• Fast versus Slow FibersType IType II

  • Abundant mitochondriaExtensive capillary supplyHigh concentrations of myoglobinCan contract for long periods of timeFatigue resistantObtain their ATP mainly from FA -oxidation, TCA cycle, and the ETCSlow fibers:

  • Large glycogen reservesRelatively few mitochondriaProduce rapid, powerful contractions of short durationEasily fatiguedObtain their ATP mainly from Anaerobic glycolysisFast fibers


  • ATP Use in the Resting Muscle CellATP is necessary for cellular housekeeping duties, e.g.:ATP is used for glycogenesis (storage form of glucose)ATP is used to create another energy storage compound called creatine phosphate

  • Resting Muscle and the Krebs CycleResting muscle fibers typically takes up fatty acids from the blood stream.Inside the muscle fiber, the FAs are oxidized (in the mitochondria) to produce Acetyl-CoA & several molecules of NADH and FADH2Acetyl-CoA will then enter the Krebs cycle (in the mitochondria) CO2, ATP, NADH, FADH2, and oxaloacetateNADH and FADH2 will enter the Electron Transport Chain. (in the inner mitochondrial membrane) synthesis of ATP

  • Figure 1020a

  • ATP use in Working MuscleAs we begin to exercise, we almost immediately use our stored ATP

    For the next 15 seconds or so, we turn to the creatine-phosphate.

    This system dominates in events such as the 100m dash or lifting weights.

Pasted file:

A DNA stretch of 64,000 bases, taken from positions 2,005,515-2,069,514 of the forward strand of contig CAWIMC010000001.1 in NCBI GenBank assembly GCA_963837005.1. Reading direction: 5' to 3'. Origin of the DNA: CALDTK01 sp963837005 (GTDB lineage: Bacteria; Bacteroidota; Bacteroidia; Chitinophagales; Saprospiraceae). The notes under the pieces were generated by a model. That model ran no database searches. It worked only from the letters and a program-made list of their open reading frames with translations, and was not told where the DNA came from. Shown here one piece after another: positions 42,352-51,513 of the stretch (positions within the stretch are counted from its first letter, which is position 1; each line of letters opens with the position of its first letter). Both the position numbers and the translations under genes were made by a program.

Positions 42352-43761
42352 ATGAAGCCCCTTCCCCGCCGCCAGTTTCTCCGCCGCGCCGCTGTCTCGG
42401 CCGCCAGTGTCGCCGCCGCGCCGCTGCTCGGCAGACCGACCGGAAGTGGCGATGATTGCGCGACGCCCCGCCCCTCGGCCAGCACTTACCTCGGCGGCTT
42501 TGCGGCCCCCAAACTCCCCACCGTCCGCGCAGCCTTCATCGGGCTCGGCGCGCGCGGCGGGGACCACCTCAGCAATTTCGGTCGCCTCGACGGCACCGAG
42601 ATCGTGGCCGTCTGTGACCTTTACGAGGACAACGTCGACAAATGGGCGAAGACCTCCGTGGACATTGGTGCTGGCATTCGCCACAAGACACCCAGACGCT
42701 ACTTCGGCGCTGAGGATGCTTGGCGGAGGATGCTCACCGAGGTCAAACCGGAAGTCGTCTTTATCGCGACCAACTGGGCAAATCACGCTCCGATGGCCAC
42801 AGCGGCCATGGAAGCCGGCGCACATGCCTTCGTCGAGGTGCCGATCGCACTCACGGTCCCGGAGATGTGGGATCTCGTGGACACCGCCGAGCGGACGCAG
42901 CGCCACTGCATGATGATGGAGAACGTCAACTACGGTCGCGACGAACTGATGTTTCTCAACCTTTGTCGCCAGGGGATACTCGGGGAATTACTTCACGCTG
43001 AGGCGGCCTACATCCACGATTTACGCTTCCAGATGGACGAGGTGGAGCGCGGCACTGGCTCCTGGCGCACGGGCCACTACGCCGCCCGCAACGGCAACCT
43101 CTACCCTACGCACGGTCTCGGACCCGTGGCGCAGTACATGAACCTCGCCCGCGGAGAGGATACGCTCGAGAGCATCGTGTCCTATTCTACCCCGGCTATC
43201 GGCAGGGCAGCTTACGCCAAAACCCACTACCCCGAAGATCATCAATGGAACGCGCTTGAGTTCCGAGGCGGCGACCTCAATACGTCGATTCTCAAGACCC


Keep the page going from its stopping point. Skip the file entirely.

• Working MuscleAfter the phosphagen system is depleted, the muscles must find another ATP source.*The process of anaerobic metabolism can maintain ATP supply for about 45-60s.Glycogen Glucose 2 pyruvic acid (2 ATP + 2 NADH)2 Pyruvic acid 2 lactic acid (2 NAD+)Lactic acid diffuses out of muscles blood taken by the liver Glucose (by gluconeogenesis) blood taken by the muscle again

    * It usually takes a little time for the respiratory and cardiovascular systems to catch up with the muscles and supply O2 for aerobic metabolism.

  • Muscle MetabolismFigure 1020c

  • Anaerobic Metabolism, continuedAnaerobic metabolism is inefficient Why?Large amounts of glucose are used for very small ATP returns.Lactic acid is produced whose presence contributes to muscle fatigue

    Which type of sports uses anaerobic metabolism?Sports that requires bursts of speed and activity, e.g., basketball.

  • Aerobic MetabolismOccurs when the respiratory and cardiovascular systems have caught up with the working muscles.Prior to this, some aerobic respiration will occur thanks to the muscle protein, myoglobin, which binds and stores oxygen.During rest and light to moderate exercise, aerobic metabolism contributes 95% of the necessary ATP.Compounds which can be aerobically metabolized include:Fatty acids, Pyruvic acid (made via glycolysis), and amino acids.



  • The Cori cycleLiver converts lactate into glucose via gluconeogenesis

    The newly formed glucose is transported to muscle to be used for energy again

  • The glucose-alanine cycleMuscles produce:Pyruvate from glycolysis during exercise and NH2 produced from normal protein degradation produce AlaninePyruvate + NH2 Alanine

    This alanine is transported through the blood to liverLiver converts alanine back to pyruvate

    Alanine NH2 = Pyruvate

    Pyruvate is used in gluconeogenesisThe newly formed glucose is transported to muscle to be used for energy again

  • The Glucose-Alanine CycleWhat happened to NH2?Liver converts it to urea for excretion (urea cycle)